I love James admonition,  let everyone be quick to listen, slow to speak, slow to anger; for your anger does not produce God's righteousness.”  This is about a disposition created by the implanted Word.  I think about the times when I am quick to anger—those moments when someone cuts me off in traffic, or when someone jumps ahead of me in a line waiting to get on the airplane or buy my groceries.  What if I listened more and spoke less.  Rather than saying,  “hey, that’s not fair”, what if I considered why the person just cut ahead of me.  Maybe they are rushing to get home to relieve the babysitter, or take care of an elderly parent.  Maybe they have already worked a twelve hour shift.  Maybe they are petrified of flying.  What could make a person do something that causes my anger to flare?  If I really listen with compassion, maybe instead of complaining, I might say gently,  “You seem in a real hurry.  I have time, why don’t you take my place?”    The implanted law, helps me to see the gifts in each person, to look upon them with compassion.  The law outside of me judges unfairness without asking for the facts or even imagining what the circumstances might be.

And this then brings me to James’ second point—be doers, not just hearers of the word.  He is very specific,  “care for orphans and widows in their distress, and to keep oneself unstained by the world.”  So it’s not just withholding my judgements, listening and talking less.  It’s also about what I undertake proactively—it’s up to me to go out and find those places of hurt in people, in communities.  It’s up to me to identify the situations in which I can make a difference, and do the work of loving my neighbor. 

We met on Monday this past week as a committee to “Imagine Senior Ministry” and we used this passage from James’ letter as our opening reflection.  What are we called to do for the seniors who are the fastest growing population in Marin.  I’ve put our flip charts on the back window.  It’s kind of a scribble, but I invite you to look at them and ask us about our discussion.  We brainstormed about the needs of seniors here. 

And then we talked about what we could with our resources here. We had with us, Jim Ward, an Episcopal Priest who runs Senior Access, a center up off Las Gallinas that supports people with memory loss.  Jim told us that he has been running a caregiver support group at Marin Community Church once a month.  We decided that we could try and run another group, at the same time on a different day, expanding a service that we know there’s a need for, using a pattern that we know works.  We agreed to host a meeting on the 1st Thursday of the month from 11 to 12:30.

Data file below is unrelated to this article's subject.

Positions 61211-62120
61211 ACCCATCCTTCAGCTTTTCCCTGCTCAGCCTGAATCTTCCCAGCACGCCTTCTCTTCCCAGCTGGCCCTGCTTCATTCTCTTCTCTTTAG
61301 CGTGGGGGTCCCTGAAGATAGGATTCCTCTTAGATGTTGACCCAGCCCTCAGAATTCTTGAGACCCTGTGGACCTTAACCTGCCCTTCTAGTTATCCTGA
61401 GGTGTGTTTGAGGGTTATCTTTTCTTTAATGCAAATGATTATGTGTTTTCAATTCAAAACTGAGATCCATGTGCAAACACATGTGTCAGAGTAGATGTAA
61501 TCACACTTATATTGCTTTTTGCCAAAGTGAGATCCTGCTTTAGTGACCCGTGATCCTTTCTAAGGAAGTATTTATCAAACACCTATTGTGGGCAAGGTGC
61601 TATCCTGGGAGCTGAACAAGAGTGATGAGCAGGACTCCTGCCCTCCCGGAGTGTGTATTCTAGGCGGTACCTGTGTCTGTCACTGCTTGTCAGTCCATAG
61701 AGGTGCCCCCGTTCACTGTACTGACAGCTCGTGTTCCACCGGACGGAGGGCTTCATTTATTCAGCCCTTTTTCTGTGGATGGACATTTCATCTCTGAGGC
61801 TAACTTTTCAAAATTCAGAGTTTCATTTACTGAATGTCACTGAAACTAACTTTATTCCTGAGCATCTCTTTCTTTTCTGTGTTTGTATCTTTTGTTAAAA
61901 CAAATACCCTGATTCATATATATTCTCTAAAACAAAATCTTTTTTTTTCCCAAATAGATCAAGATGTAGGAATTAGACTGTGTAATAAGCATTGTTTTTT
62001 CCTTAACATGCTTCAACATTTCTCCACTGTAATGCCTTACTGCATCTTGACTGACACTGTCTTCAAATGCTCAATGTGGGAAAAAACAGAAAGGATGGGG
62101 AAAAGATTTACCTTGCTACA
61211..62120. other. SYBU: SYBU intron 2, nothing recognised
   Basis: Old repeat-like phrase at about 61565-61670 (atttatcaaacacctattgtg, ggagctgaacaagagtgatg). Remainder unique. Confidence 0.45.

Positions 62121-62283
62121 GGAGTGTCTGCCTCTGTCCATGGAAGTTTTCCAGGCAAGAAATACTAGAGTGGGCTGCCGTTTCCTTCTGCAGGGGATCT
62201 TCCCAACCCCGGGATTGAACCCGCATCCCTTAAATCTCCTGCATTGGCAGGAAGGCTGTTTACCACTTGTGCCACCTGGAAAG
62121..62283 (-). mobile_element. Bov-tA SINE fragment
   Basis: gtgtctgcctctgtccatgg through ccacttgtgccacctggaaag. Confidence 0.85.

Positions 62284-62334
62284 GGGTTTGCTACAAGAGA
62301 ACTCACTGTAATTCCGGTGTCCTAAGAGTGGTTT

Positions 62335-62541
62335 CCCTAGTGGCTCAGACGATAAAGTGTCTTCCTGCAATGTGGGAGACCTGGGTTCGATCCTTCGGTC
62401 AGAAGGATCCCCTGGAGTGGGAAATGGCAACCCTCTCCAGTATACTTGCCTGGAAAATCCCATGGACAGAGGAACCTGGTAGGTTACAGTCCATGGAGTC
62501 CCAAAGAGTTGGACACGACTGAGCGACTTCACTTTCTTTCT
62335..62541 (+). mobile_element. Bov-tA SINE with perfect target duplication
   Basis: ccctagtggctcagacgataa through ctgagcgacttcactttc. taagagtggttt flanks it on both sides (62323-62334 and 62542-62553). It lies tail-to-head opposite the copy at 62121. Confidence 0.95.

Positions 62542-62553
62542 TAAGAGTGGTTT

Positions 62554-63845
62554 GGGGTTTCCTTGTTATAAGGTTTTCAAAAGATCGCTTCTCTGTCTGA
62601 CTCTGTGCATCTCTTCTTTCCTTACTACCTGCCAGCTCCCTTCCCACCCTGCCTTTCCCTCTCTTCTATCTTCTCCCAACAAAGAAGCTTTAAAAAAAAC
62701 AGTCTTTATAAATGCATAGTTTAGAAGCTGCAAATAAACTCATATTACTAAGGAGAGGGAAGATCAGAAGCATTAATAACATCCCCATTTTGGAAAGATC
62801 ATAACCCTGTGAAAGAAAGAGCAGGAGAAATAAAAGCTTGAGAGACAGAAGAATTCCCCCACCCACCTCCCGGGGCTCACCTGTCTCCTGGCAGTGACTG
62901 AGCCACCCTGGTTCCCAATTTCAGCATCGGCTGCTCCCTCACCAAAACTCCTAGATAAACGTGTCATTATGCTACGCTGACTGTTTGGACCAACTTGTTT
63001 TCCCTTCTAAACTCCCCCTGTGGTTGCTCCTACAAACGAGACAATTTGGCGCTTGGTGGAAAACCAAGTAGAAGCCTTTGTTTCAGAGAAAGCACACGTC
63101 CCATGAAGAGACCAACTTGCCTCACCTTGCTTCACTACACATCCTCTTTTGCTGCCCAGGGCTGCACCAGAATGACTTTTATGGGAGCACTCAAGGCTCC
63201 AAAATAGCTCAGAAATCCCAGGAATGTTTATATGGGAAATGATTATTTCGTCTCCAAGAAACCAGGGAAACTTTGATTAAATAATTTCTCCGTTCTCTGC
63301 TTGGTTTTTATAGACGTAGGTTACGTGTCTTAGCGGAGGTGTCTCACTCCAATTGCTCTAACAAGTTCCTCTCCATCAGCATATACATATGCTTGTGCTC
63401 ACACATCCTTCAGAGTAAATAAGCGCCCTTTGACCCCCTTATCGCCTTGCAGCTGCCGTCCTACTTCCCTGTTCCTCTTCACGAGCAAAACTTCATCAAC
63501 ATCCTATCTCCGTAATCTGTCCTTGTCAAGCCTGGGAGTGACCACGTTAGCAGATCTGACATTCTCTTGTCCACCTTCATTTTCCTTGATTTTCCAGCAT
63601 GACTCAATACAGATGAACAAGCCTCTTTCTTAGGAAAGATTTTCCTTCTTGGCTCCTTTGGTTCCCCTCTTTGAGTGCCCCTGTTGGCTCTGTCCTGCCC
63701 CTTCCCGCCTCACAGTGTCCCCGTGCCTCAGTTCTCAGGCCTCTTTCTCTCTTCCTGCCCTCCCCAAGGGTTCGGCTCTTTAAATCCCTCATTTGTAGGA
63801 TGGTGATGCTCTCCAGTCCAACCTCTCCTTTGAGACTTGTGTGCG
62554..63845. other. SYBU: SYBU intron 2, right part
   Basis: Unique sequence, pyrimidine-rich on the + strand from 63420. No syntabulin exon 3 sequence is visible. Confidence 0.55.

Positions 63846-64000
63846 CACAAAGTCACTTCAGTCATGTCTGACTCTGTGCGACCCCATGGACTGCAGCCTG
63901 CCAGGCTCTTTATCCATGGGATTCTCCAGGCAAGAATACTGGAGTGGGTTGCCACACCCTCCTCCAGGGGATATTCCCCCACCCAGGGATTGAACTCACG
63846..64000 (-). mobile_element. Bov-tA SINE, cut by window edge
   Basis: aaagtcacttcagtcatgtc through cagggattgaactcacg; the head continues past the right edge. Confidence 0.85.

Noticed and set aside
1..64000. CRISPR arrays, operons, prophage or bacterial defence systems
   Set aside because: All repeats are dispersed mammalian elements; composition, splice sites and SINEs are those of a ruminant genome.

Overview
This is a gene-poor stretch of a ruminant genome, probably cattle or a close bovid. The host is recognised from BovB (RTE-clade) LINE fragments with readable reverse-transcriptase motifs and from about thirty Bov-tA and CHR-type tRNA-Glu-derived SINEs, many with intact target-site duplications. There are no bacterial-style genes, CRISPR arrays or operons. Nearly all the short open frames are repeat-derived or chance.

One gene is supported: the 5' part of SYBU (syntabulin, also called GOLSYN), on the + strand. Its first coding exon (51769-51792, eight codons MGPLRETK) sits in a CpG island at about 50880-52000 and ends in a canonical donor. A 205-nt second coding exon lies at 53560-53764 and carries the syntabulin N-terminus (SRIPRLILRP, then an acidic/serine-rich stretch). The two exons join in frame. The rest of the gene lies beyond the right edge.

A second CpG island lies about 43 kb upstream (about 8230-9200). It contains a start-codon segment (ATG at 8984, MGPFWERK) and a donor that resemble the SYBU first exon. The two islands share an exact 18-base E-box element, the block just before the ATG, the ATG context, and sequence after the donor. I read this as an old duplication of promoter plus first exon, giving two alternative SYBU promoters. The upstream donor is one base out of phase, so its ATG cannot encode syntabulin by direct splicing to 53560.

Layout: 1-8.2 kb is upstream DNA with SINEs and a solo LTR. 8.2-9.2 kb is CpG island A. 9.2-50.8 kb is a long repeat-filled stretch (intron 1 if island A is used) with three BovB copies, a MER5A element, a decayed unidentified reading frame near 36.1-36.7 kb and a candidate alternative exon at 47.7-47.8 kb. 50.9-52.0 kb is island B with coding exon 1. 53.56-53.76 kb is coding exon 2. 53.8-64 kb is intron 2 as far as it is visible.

Then we talked about the need for physical exercise.  Jim talked about his gym class, others talked about their experiences with exercise programs.

We agreed that in our kitchen space we could offer a gym class once a month, sharing an instructor with Senior Access.  We’ll do that at the same time—11-12:30 on the 3rd Thursday.

And then we decided to start up our Bible Study group again.  We decided we’d begin working on the Gospel of Mark.  We’ll plan on doing this the second and fourth Thursdays of the month—same time.

I am very excited about all three programs—Caregiver support group, gentle gym, and our Bible Study.  I expect that we’ll start slowly.  First we’ll begin our Bible Study on the 2nd and fourth Thursdays in September.  Then in October we’ll begin our caregiver support group and our gentle gym class. 

This is an opportunity to experiment, to try out this way of caring for seniors, extending our Nativity welcome to our neighbors.  It may be that this will lead to some inconveniences for our us a community.  We’ll have visitors coming to the church more during the week.  We will have an opportunity to practice being slow to anger, eager to listen, slow to speak. 


 I pray that we will be doers not merely hearers of the Word, and that the word implanted in us, will grow as our disposition, filling us with God's grace, helping us to see with God's eyes, hear with God's ears and act in accordance with God's will.